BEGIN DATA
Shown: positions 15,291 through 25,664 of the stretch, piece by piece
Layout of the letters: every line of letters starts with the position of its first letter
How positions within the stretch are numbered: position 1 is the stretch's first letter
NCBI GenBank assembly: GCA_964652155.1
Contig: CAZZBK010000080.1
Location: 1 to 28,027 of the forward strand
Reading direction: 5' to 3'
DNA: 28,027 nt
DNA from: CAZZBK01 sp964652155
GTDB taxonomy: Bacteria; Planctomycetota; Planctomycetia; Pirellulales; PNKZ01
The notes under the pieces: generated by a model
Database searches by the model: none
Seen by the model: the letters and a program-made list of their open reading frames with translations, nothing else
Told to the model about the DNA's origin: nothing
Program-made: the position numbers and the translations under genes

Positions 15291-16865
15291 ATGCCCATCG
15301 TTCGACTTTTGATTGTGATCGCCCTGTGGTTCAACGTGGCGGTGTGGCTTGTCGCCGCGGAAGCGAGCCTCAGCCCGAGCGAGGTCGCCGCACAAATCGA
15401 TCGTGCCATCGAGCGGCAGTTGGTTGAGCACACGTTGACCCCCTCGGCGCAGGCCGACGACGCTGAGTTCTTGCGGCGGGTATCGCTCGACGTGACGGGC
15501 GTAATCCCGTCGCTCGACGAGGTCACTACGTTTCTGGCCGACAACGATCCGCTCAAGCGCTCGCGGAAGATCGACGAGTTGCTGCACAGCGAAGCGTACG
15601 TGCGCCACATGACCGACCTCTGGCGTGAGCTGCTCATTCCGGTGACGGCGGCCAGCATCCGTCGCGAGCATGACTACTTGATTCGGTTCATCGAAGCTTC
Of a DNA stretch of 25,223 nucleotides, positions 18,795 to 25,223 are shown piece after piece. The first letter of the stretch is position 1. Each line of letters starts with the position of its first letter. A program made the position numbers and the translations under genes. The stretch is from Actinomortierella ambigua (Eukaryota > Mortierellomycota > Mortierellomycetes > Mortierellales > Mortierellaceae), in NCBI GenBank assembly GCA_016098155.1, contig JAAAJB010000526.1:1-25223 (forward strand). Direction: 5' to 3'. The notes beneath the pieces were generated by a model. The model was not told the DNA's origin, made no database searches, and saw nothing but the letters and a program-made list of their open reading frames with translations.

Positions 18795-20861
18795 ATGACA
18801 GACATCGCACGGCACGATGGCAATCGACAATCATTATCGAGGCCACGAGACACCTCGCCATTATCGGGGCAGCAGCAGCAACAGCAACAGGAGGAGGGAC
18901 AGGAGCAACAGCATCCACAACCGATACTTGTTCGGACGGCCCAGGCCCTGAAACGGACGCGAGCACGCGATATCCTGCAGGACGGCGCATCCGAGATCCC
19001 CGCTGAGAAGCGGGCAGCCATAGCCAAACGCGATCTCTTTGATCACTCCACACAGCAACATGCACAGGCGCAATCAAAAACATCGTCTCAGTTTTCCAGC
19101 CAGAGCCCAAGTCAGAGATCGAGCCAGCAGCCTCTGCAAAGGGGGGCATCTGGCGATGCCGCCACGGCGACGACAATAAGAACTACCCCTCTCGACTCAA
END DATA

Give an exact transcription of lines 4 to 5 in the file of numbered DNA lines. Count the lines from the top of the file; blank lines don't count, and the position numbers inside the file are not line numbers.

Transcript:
NCBI GenBank assembly: GCA_964652155.1
Contig: CAZZBK010000080.1